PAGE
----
The Tennis Elbow Conundrum
Tennis elbow, or to give it
its medical term, lateral epicondylitis; is the bane of many people’s lives
regardless of their devotion to tennis. Almost as bothersome is the problematic
golfer’s elbow or medial epicondylitis. Both these injuries are inflammation or
degeneration of the tendons that attach to the medial (inside) or lateral
(outside) parts of the humerus in the elbow joint.
The symptoms of tennis elbow
are pain and tenderness on the outside of your elbow and sometimes in the
muscles on top of your forearm. Tennis elbow usually affects the arm of your
dominant hand because this is the arm you use the most. Symptoms usually
develop gradually. The pain may get worse when you move your wrist or if you
repeat the activity that triggered the pain. The pain may become constant. Your
affected arm may also be more painful when you grip or twist something, such as
turning a door handle or shaking hands.
Tennis elbow is caused by an imbalance
between wrist flexors and extensors, the muscles in your forearm that control
the main movements at the wrist. This imbalance can be brought to the forefront
by a repeated overuse of your arm. Playing tennis three times in a week when
you haven't played for some time is the sort of overuse that could cause tennis
elbow. However, most people who develop tennis elbow haven't been playing
tennis. A range of different activities that involve repeated hand, wrist and
forearm movements is more often the cause. This includes activities like using
a screwdriver, using vibratory work equipment (such as a drill), or even using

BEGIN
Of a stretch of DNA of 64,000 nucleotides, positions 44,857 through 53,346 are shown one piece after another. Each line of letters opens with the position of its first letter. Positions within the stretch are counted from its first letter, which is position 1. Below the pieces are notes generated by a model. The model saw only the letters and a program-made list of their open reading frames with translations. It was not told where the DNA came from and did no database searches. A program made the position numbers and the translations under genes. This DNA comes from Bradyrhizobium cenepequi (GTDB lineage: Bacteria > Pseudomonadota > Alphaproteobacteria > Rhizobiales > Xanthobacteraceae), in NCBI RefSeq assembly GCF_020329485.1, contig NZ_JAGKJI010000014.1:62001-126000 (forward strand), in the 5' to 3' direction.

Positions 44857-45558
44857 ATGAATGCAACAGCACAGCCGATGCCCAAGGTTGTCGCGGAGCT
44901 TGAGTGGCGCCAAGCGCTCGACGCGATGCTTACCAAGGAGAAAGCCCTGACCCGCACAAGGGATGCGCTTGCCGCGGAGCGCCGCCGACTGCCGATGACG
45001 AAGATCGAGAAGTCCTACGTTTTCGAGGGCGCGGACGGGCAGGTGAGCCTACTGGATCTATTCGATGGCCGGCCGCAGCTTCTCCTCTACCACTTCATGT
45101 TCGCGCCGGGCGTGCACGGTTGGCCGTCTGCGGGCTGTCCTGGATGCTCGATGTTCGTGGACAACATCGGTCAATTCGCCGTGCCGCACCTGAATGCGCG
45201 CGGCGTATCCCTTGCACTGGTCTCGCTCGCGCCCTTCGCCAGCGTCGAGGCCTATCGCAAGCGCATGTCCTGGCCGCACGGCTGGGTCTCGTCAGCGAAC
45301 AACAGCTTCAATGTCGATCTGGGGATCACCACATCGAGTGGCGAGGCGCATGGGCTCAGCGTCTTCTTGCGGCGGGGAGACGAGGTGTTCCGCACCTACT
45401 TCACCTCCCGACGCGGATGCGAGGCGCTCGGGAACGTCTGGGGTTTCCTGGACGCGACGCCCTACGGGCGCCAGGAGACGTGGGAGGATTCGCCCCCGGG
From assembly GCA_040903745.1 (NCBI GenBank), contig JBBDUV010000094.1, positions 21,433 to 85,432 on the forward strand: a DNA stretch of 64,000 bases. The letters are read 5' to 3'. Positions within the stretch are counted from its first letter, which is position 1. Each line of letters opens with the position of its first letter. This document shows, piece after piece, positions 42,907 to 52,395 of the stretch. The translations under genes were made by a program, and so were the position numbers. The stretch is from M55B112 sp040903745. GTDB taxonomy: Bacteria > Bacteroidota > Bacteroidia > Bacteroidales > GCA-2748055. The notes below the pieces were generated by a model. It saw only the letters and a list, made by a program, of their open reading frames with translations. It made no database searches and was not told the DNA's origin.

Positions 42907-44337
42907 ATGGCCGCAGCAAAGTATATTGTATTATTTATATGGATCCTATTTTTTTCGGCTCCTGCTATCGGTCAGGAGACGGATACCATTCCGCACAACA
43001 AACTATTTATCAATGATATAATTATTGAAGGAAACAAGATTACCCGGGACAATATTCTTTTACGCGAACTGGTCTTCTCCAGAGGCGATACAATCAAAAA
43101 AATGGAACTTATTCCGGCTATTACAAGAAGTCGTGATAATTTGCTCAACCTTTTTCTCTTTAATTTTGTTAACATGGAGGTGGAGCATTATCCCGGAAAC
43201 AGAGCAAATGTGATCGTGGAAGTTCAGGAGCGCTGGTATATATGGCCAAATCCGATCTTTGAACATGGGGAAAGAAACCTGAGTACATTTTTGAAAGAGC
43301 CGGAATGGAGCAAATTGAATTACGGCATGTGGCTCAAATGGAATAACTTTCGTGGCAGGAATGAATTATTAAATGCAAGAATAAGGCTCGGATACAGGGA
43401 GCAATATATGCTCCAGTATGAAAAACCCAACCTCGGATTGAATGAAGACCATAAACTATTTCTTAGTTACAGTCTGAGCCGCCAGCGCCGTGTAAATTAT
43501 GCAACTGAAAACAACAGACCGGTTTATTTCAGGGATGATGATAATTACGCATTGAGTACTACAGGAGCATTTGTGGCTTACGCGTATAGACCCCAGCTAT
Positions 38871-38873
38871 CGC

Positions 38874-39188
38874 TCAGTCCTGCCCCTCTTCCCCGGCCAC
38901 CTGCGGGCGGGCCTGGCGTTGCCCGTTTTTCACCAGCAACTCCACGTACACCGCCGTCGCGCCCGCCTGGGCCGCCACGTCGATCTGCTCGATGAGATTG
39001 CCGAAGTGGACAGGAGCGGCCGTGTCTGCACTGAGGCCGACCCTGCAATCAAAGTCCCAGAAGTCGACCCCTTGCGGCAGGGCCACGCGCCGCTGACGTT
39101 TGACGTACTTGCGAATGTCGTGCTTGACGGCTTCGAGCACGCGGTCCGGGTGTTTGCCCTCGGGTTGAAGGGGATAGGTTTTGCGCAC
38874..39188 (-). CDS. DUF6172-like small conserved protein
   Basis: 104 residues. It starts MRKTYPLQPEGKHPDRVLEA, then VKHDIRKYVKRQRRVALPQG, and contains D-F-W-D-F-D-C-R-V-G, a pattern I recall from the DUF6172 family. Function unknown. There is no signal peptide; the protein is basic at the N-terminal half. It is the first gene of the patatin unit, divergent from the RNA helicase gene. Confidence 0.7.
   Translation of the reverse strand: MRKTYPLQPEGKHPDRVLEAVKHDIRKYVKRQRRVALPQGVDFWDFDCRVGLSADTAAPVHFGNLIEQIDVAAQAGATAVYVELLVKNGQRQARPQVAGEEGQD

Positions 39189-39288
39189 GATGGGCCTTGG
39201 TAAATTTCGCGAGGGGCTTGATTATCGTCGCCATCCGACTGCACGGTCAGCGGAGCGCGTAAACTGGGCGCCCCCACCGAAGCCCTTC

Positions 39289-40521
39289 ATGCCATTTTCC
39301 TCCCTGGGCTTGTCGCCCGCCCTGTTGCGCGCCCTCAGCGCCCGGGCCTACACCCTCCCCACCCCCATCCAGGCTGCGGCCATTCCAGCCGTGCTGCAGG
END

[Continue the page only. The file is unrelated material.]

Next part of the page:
a keyboard – particularly relevant these days. Rarely, tendon damage can happen
after a single and often minor incident, such as lifting something heavy or
taking part in an activity which you don't do very often, such as painting and
decorating. These activities can cause a tear in your tendon.
Once diagnosed, this is when the frustration
can begin. There is still no sure fire way to clear up the problem quickly and
stop it returning. The current advice is often, “wait for two years and it will
go away”. This is not what you want to hear when the pain is stopping you not
just from playing sport but being able to complete activities of daily living
without pain. There are treatment options and it is about finding one that
works for you, although you do begin treatment with no guarantee of success.
The first step in establishing a treatment
programme is to determine whether the tendon is thickened or degenerating, this
is crucial in starting you on
the right programme. If your tendon is thickened it needs rest. The thickening
is often due to an influx of fluid to the tendon causing a compressive force